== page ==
AWEJ Special Issue on Literature No.1, 2013                                                                                 Pp. 115-133

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Aladdin’s Wonderful Lamp: How are Foreign Folktales Conveyed in Western Children’s Literature?

Eman Elturki
College of Education, Washington State University

Suda Shaman
College of Education, Washington State University


This paper seeks to examine how the Middle Eastern folktale Aladdin’s Wonderful Lamp was retold to the Western children through critically analyzing 8 English versions of the story and an Arabic version to compare the different English versions to it. Through looking at the settings, the characters and the events as well as the cultural characteristics presented in the books, we found that most of the English versions were not faithful to the Arabic version- specifically the Disney version of Aladdin, which was the most Westernized one. Based on the findings of this study, we recommend that teachers, educators and parents should not rely on a single book to be the only source for providing information. Rather, they need to locate different books especially when introducing a certain culture.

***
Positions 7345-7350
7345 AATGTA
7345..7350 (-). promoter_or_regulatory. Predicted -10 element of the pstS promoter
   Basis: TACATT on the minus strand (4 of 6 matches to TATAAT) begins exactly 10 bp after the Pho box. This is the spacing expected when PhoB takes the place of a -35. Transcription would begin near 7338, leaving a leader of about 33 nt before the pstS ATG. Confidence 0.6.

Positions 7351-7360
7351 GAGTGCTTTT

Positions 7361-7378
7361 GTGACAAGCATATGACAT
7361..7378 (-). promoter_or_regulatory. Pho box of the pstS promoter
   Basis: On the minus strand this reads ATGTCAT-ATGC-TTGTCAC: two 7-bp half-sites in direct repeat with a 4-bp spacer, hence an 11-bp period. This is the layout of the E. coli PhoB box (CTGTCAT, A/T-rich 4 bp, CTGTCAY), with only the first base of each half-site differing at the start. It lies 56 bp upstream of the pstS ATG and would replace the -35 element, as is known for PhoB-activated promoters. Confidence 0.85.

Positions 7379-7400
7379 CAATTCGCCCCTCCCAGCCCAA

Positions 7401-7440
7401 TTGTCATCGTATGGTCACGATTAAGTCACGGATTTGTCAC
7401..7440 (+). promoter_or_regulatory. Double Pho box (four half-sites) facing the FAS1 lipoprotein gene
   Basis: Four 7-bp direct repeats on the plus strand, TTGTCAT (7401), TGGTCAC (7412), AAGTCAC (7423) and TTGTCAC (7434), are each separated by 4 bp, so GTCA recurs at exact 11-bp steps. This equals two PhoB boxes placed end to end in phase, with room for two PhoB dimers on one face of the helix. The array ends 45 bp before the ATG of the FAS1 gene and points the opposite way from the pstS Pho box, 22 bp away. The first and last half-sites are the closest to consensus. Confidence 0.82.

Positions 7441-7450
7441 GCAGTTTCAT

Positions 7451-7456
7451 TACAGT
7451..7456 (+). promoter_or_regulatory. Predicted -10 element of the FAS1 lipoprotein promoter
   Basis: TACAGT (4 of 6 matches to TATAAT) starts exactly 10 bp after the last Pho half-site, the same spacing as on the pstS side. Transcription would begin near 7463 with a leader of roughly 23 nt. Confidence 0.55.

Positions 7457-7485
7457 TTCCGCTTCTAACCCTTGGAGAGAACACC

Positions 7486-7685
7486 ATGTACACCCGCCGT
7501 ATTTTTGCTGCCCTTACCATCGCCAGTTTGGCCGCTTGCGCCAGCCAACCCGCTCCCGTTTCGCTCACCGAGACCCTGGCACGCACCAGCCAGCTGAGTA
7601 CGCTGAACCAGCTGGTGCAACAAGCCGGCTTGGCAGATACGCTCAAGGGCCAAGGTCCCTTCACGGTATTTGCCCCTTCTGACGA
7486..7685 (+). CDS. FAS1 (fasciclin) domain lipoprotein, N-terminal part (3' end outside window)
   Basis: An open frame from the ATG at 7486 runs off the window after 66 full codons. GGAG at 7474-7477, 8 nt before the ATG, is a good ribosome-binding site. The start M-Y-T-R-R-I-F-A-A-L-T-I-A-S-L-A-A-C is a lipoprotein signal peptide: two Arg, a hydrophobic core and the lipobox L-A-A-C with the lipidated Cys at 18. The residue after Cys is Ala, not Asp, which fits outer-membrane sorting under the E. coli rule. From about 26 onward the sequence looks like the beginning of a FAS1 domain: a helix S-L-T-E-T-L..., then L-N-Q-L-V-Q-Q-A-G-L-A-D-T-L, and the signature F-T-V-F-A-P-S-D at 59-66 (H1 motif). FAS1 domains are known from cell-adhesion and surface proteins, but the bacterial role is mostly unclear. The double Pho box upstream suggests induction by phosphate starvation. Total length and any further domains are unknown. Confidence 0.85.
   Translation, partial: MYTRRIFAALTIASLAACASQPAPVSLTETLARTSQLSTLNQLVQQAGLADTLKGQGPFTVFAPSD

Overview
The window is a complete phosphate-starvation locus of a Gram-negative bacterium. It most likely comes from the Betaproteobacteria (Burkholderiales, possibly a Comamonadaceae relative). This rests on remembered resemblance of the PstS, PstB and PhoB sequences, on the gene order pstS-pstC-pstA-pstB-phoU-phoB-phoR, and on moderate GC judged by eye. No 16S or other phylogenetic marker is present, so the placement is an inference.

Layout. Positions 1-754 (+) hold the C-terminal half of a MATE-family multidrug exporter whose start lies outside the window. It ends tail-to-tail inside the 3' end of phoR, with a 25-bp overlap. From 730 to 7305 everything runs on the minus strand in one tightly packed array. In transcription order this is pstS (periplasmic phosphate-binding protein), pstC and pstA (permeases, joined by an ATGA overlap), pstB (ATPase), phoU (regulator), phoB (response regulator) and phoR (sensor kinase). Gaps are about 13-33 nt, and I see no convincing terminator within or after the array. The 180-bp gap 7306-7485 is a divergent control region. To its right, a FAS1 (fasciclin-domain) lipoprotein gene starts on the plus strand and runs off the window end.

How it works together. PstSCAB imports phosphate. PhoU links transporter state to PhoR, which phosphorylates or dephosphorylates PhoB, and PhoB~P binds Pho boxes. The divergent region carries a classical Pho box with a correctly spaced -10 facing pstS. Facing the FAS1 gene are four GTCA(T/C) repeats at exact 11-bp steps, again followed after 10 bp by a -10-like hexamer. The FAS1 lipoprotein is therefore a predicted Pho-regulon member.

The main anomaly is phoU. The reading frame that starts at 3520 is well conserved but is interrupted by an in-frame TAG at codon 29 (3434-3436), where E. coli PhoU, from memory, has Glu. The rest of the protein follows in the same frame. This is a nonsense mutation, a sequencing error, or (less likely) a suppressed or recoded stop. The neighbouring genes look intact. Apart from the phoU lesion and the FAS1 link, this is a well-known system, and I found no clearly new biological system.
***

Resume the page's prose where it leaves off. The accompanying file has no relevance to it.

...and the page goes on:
Keywords: Arabic folktale, cultural representationchildren’s literature.


Eman Elturki is a doctoral candidate in the Language, Literacy and Technology program at
Washington State University. Elturki holds a master‟s degree in TESOL from the University of
Southern California. She works as a part time ESL instructor at the Intensive American
Language Center of Washington State University.